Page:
JUPITER -- You've seen the body paint. Now check out Giancarlo Stanton's new-fangled helmet.
When the slugger steps into a batting cage later today to face live pitching for the first time since he was struck down by a Mike Fiers pitch in September, he'll be wearing this custom-made helmet and face guard to prevent a repeat occurrence:
The Rawlings helmet was re-configured for Stanton with a face guard by Schutt Sports, which is better known for making football helmets that are used throughout the NFL and college.
Unlike some other helmet extensions, which are solid in nature, Stanton is going with a carbon steel frame that can withstand 100-mph pitches.
Stanton flew up to the company's Litchfield, Ill., facility Monday on owner Jeffrey Loria's private jet to see the helmet for the first time and put it on for size.
"We were so impressed with him when he came up earlier this week," said Glenn Beckmann, director of marketing and communications for Schutt. "He was genuinely interested in working this whole batter's guard out."
Stanton wanted something that would not only protect the side of his face, but a helmet that would allow him open sight lines and freedom of movement.
"He gave us the final instructions on what he wanted, and we had a working prototype to go this morning," Beckmann said Wednesday. "He was intensely engaged in every step of the development process."
The one-of-a-kind helmet and guard comes with an approximate price tag of about $500 to $1,000 -- small change for a slugger who will be making $325 million over the coming 13 years.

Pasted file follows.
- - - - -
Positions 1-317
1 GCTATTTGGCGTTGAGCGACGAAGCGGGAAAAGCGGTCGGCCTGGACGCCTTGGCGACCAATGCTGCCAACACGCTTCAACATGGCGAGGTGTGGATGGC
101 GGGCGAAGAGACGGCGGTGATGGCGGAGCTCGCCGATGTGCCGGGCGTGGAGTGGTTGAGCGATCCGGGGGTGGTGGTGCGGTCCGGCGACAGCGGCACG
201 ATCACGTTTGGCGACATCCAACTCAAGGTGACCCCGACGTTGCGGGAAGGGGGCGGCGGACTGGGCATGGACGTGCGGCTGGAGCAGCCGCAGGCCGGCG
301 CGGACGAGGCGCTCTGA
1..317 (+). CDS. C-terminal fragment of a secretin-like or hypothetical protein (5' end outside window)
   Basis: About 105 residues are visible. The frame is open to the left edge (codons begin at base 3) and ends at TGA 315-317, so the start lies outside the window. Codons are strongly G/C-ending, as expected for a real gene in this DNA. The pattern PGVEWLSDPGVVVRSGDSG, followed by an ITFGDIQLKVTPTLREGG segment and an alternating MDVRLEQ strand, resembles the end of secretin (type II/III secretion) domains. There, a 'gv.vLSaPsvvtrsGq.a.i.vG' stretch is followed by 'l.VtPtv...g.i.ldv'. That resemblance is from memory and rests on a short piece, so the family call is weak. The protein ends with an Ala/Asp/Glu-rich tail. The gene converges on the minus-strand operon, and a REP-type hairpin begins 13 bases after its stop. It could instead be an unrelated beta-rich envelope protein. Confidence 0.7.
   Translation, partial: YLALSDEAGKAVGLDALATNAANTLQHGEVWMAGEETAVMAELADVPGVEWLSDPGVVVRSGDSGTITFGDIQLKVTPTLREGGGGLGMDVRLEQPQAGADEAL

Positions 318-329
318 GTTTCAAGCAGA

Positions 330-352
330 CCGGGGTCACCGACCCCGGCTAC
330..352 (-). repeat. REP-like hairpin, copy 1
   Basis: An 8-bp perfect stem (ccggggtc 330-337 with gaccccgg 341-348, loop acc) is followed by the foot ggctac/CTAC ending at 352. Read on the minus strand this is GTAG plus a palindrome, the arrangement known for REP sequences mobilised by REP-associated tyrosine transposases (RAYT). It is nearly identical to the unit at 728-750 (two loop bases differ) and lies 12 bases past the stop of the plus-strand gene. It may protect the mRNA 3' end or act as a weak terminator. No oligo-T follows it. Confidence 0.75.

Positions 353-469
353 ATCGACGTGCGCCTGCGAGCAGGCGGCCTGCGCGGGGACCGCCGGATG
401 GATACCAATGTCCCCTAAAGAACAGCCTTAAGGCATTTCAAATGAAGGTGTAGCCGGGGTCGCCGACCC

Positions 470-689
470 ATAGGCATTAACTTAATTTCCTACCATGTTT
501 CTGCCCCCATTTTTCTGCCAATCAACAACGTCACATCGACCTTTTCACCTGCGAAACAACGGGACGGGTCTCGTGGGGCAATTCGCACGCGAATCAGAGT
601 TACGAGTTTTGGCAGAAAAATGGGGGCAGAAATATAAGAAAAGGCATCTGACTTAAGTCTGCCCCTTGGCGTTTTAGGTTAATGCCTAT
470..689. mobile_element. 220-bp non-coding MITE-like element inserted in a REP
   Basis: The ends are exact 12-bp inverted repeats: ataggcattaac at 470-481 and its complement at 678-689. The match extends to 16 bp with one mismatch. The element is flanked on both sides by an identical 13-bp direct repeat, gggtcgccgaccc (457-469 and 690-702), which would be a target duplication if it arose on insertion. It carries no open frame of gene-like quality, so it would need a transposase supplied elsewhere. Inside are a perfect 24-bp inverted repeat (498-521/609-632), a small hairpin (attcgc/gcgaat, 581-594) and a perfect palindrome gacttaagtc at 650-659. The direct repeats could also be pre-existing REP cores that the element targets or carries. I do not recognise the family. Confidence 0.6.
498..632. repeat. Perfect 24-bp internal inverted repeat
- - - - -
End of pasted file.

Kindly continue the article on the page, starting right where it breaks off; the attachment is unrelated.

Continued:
Beckmann said Stanton paid close attention to the details, and modeled the helmet to make sure it fit his needs. When the company fired fastballs at the guard sans the slugger to prove to Stanton that it did the job, the slugger's "face was pressed to the glass."
"He would stand there and mimic his batting stance and look to see if his site-line was obstructed at all," Beckmann said. "He held a baseball up to the gaps (in the guard) to make sure the ball would not come through."
For one final touch, Stanton had the company incorporate his initial -- "G" -- into the guard. (Look closely and you'll notice the initial for yourself.)
"We basically took Giancarlo's idea and we just translated it into wire," Beckmann said. "Then we just started creating different shapes and configurations. We got the look and then he decided he wanted to add a little style to it, and he put his G on the front of it, and we’re like 'That’s rocking.'"